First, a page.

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Demographic change is one of the most salient shifts in American politics. A country that was once overwhelmingly white is now becoming more diverse. According to 2020 Census data, 58% of Americans identify as white, down from roughly 80% in 1980. Growing Black, Latino, Asian, and biracial populations are becoming more prominent both politically and culturally. Non-white groups are more likely to favor Democrats. They are also more likely to live in cities and suburbs. On the other hand, white Republicans are increasingly likely to live in rural areas. So what does all of this mean for American politics?

Since 1992, Democrats have lost the popular vote in a Presidential race just once, in 2004.

Recent demographic trends have helped Democrats dominate the popular vote in general elections. Since 1992, Democrats have lost the popular vote in a Presidential race just once, in 2004. This is in part because the white share of the population, which votes Republican at higher rates than other demographic groups, continues to fall. However, popular vote victories don’t necessarily translate to Electoral College wins. Democrats lost in 2000 and 2016 despite winning the popular vote. Because their voters are clustered in cities, the Democratic Party has a less efficient route in the Electoral College.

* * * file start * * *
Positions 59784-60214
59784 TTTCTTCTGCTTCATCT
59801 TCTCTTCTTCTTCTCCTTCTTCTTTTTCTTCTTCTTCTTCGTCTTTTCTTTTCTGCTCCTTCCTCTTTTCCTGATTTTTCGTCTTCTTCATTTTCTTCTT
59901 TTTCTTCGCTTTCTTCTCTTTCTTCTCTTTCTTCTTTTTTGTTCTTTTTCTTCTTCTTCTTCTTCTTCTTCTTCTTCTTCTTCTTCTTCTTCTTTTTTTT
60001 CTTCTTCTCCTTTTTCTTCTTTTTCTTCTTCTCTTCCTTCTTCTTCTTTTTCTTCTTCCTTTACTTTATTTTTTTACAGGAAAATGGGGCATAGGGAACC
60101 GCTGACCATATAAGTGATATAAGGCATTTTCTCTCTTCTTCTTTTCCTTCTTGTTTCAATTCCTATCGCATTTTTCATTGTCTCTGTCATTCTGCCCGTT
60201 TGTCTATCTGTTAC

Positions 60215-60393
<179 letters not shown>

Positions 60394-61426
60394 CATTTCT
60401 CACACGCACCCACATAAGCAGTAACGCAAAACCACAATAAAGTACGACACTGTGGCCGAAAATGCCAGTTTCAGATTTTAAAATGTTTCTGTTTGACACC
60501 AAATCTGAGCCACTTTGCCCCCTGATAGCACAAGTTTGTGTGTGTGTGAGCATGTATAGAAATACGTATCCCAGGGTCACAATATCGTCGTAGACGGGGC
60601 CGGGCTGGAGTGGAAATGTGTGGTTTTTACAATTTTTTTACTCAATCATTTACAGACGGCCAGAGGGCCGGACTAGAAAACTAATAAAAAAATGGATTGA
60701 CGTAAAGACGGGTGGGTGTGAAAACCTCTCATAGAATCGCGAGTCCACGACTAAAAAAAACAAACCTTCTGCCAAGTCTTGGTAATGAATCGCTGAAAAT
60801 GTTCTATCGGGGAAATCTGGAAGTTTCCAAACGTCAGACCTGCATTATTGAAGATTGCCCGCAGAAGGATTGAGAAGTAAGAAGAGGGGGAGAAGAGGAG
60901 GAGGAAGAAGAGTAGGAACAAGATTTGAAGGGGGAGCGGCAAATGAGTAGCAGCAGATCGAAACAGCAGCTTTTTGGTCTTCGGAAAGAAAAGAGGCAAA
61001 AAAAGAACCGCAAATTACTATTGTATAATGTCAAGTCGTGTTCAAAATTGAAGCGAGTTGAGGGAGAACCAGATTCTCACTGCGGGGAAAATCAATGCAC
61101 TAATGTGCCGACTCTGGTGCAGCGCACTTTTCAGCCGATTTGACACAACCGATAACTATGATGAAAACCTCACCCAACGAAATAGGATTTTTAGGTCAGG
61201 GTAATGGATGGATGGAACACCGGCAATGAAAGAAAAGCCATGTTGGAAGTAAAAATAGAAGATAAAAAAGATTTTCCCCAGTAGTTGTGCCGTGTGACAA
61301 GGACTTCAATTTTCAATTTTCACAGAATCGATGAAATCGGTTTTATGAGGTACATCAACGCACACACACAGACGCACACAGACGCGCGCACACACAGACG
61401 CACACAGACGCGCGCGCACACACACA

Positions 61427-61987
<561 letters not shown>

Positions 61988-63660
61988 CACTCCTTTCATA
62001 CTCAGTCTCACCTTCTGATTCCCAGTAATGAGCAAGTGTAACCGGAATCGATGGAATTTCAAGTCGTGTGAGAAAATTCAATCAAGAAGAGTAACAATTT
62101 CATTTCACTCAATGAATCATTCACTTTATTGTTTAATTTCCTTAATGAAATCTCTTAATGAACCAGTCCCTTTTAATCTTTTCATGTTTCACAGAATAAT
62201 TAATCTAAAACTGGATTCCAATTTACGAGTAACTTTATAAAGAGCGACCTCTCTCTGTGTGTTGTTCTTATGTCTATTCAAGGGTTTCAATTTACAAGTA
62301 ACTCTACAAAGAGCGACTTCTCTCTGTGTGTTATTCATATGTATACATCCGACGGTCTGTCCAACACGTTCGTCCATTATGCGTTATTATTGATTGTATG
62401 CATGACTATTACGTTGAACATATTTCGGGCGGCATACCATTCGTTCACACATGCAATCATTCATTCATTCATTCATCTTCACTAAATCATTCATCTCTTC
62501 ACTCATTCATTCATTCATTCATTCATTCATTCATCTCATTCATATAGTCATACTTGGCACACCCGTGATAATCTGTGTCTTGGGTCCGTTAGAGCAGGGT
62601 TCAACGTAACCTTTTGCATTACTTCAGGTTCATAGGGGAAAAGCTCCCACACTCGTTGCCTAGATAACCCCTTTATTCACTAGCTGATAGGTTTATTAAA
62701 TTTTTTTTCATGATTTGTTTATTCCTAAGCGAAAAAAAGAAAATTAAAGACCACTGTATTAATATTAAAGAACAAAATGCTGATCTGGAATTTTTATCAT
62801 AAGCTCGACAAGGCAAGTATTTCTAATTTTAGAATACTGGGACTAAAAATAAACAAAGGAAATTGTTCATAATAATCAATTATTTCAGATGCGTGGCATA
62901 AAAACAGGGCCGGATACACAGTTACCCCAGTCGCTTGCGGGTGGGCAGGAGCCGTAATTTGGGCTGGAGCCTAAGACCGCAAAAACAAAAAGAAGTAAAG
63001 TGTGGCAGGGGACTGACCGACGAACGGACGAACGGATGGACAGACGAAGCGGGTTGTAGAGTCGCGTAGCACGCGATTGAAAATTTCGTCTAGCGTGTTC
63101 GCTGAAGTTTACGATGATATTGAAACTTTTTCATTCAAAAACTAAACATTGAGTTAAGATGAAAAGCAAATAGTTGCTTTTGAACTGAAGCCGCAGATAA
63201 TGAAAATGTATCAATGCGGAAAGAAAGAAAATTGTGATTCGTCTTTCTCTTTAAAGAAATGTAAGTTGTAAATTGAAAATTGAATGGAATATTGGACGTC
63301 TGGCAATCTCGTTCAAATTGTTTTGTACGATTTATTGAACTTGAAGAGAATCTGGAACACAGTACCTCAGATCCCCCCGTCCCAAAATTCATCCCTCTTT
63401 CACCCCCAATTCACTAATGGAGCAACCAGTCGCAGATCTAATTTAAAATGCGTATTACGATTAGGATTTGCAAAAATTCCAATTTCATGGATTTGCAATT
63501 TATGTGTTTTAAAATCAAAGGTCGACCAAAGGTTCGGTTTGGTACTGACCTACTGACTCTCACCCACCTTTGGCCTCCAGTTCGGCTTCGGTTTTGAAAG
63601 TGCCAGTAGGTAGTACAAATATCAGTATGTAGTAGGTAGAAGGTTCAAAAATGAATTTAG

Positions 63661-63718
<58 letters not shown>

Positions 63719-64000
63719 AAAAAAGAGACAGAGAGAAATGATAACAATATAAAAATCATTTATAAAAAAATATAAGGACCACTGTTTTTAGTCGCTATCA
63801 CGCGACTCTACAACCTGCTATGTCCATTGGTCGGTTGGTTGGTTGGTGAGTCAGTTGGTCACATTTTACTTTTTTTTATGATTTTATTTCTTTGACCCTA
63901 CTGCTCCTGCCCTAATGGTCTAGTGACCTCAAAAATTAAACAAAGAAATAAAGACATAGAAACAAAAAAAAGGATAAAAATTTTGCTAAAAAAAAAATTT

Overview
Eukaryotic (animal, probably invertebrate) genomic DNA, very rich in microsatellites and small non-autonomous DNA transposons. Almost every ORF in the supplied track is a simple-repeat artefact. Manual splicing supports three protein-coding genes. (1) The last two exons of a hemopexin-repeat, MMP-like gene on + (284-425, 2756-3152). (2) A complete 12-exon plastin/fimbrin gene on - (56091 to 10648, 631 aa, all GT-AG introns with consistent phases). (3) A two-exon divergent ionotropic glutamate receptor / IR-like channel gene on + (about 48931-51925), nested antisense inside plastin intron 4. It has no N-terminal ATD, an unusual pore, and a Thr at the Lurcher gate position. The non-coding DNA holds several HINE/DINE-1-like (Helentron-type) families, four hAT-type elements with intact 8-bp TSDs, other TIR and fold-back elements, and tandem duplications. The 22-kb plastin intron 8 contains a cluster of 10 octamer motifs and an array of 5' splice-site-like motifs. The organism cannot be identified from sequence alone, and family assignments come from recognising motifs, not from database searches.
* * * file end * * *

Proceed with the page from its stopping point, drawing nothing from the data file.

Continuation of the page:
The bias towards small, rural states is perhaps most present in the Senate. Republicans tend to dominate in rural states, and each state gets two Senators regardless of its size. This allows Republicans to have outsized political power even though they represent a smaller number of people in absolute and relative terms. Republicans generally use this power in the Senate to filibuster legislation that would promote inclusion

Despite Republicans being likely to maintain a strong presence in the Senate, the country continues to shift culturally to the left. Secularism has dramatically increased over the past few decades, along with higher levels of education. Entertainment and corporations have also shifted to the left. Corporations took on visible commitments to diversity and inclusion after the George Floyd protests of 2020. This cultural shift is a consequence of a country that is quickly becoming more diverse and that desires new, progressive views on race, gender, and education. 

But demographic change is also changing things in the Republican Party. There is a long history of demographic change evoking fear in conservative parties. This can lead to higher levels of political extremism, calls for authoritarianism, and increased religious faith. Going forward, the U.S. will likely need to increase its efforts at protecting political norms and institutions. 

Demographic change has shifted the country leftward culturally and increased Democrats’ political power relative to the 1970s and 1980s. But it has also hardened Republican attitudes on race and immigration and shifted their party away from the center. Less than half of U.S. children under the age of 15 are white, so these trends are expected to continue and intensify in the future. 

Marcus Johnson is a political commentator and a political science Ph.D. candidate at American University. His primary research focus is the impact of political institutions on the racial wealth gap.

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